November is misty, cool and enigmatic. It is charming, but not charismatic like December. It is resourceful, but not unpredictable like October. Determinedly placed between these two months, November is its own entity. It declines persuasion by cultural trends, but assuredly recognizes the influence of surrounding customs. It is dignified and respectful, but by no means is it dull or boring.
The fog of November quiets the cacophonous sounds of boisterous self-importance and shutters our interest in pompous displays of self-worth. The beguiling yet rare qualities of authenticity, duty and honor quietly occupy the backpack’s space this month.
Sharing the chasm, struggling to identify with this triumvirate of virtues, stands the philosophical concept of the self. In its confidence and uncertainty, its strength and faultiness, its humanness and resilience, the self finds its November philosopher in Jane Austen. She is the self’s champion, its advocate for betterment, its promoter of genuine existence.
In our contemporary society, there is a great deal of discussion and material surrounding the concept of the self: self-help books, self-image suggestions, self-confidence builders, self-esteem workshops, self-preservation efforts and the awkward, current phenomenon of “selfies.” We claim particular rights and truths to be self-evident. But, really, what is this “self” of which we speak?
The self is our personal identity, our microcosm defined as independent (but not separate) from the macrocosm. My “self” is a term used to recognize my collection of habits, actions and personality traits, or, in essence, my entity of personhood. Importantly, we cannot run or hide from our self. To put it in Mike Brady’s (of “The Brady Bunch”) terminology, wherever you go, there you are. And, of course, Shakespeare famously suggests, “To thine own self be true,” reminding us that, in the end, one must contend with the self and make peace with the reflection in the mirror.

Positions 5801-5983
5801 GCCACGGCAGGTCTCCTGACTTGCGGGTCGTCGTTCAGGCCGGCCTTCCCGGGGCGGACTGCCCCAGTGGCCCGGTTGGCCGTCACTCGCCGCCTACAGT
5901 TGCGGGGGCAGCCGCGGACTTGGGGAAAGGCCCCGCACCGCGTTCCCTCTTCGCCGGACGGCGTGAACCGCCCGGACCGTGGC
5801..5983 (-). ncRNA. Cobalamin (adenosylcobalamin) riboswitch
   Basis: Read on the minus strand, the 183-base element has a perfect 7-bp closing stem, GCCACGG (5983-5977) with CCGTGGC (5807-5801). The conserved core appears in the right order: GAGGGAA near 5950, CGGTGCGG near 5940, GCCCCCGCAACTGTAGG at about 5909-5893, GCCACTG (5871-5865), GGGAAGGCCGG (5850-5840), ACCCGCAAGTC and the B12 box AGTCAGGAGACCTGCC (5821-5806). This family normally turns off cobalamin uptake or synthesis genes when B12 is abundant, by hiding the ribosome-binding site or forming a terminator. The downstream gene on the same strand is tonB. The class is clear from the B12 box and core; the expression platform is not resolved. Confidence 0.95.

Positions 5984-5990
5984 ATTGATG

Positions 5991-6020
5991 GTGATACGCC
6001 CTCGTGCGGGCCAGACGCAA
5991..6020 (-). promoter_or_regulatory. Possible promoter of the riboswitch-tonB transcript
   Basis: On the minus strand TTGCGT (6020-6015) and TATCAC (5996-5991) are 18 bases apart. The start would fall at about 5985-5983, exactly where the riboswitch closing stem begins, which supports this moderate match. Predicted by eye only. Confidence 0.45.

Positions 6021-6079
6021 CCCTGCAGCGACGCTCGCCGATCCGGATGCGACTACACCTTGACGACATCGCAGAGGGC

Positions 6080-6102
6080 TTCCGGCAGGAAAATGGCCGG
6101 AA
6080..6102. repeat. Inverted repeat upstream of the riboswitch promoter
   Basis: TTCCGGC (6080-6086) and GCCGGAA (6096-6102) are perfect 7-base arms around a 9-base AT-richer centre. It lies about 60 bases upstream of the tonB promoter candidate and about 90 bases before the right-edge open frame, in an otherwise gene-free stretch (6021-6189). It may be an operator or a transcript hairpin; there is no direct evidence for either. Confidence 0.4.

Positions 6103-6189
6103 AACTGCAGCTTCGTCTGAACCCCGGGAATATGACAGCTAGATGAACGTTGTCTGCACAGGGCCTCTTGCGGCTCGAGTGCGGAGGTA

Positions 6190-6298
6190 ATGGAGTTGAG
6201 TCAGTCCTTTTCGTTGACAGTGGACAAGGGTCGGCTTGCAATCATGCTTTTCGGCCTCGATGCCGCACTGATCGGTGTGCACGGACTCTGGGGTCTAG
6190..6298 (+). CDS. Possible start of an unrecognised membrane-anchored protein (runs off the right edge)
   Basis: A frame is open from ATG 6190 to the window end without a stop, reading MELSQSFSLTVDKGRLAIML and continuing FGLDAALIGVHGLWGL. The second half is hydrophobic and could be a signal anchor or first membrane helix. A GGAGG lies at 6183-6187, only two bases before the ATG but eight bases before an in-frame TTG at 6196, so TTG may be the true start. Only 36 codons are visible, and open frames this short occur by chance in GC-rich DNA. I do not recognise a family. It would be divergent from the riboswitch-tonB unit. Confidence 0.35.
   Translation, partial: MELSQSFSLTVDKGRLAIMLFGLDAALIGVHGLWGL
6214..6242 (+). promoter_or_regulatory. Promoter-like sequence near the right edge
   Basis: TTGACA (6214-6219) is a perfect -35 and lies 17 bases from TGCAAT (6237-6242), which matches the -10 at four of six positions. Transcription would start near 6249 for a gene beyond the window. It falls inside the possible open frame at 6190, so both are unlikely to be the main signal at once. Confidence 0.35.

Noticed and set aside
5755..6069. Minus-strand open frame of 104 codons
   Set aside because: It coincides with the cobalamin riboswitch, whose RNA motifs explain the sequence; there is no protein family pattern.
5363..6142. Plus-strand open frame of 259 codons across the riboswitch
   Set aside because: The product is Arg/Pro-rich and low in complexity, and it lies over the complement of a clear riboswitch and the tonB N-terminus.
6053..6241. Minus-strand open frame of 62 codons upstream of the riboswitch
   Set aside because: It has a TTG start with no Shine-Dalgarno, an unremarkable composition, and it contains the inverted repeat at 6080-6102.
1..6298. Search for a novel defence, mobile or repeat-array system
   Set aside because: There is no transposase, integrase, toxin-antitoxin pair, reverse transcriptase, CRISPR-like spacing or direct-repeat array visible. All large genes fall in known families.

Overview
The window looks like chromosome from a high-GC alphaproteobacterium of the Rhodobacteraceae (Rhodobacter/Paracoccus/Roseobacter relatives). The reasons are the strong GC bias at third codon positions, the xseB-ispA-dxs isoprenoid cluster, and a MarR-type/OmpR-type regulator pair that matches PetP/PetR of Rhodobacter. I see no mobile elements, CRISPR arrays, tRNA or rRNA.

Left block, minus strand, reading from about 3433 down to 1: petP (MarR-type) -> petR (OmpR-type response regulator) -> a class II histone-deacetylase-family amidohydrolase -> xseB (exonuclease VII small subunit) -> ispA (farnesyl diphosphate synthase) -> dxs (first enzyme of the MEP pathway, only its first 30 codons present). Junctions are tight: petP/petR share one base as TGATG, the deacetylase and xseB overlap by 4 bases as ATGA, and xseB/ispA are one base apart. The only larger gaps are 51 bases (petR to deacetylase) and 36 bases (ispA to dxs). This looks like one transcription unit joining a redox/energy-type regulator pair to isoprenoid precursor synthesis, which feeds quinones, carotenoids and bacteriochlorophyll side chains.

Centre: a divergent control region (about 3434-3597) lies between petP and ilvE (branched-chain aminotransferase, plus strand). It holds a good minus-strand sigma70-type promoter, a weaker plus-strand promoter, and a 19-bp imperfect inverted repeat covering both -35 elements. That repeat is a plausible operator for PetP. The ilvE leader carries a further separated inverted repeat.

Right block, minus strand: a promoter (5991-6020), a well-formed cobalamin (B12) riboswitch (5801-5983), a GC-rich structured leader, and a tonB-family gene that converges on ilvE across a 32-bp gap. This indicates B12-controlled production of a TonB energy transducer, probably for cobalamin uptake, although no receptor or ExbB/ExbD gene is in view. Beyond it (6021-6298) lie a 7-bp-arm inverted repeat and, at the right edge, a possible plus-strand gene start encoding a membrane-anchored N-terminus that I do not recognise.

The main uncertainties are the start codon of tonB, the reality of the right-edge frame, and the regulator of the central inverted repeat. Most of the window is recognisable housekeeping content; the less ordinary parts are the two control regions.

In addition, it becomes more difficult to discuss the self when we begin to recognize nuances of its definition. The self, when confident, is labeled “secure.” When it is too confident, it is labeled “self-centered.” It is a tricky thing, defining the self in the context of community, too. When termed as a collective plurality of similarly identified, individual selfs, it becomes “ourselves.”
November manifests this complex concept of the self. The fogginess of the 11th month encourages the inward, self-examination Socrates esteemed, it embodies the paradox of the human condition Pascal acknowledged and it illustrates the leap of faith Kierkegaard recognized as necessary for authentic self-development. If November could nominate a novelist and philosophical commentator to represent the self’s struggle to define its authenticity, to embody duty and to live with honor, Jane Austen would be its candidate.
As Anna Quindlen comments in her essay, “Pride and Prejudice and the Mysteries of Life,” “(I)t is about the dance of attraction between two brilliant, handsome human beings who teach each other, through trial and considerable error, the folly of their greatest faults. ... ‘Pride and Prejudice’ is also about that thing that all great novels consider, the search for self.”
Austen’s books, and the stories she tells, articulate the conflict between identifying and defining what it means to be our own “self” and the labels we receive by our greater communities that help create our identities. True, her narratives exploit human frailty, misgivings and weaknesses, but they also show what honor, duty and authenticity really look like as lived principles. In Austen’s book “Emma,” one of the main characters, Mr. Knightley, responds to a censure from the protagonist, Emma, when he defends his criticism of the captivating Frank Churchill, saying, “There is one thing, Emma, which a man can always do, if he chooses, and that is, his duty; not by maneuvering and finessing, but by vigour and resolution.”
“Reading Jane Austen helps me clarify ethical choices, helps me figure out a way to live with integrity in the corrupt world, even helps me adopt the proper tone and manner in dealing with others,” admits James Collins in “Fanny was Right, Jane Austen as Moral Guide.”
Austen’s characters complicate our understanding of the world around us by challenging social mores, but they also embody the resoluteness of the confident, authentic, honorable, duty-driven self. Her heroines and heroes act passionately and uncompromisingly as genuine individuals with rational capability of thought — not in spite of, but because of, their very real humanness, and all of their many missteps to which we relate. As Jay McInerney proposes in his essay “Beautiful Minds,” “Given the choice between rationality and emotion, Austen chooses both.”
In November’s fog, where the self has the opportunity to develop within integrity’s primordial soup, Austen’s conviction of universally acknowledged truth is clear: Authenticity matters. Duty counts. Honor is a noble and worthy virtue. Thank you, dearest, loveliest Jane. Thank you for reminding us of November’s gifts to the self.
Jennifer Lemma is a philosophy instructor at Walla Walla Community College. She can be reached at firstname.lastname@example.org.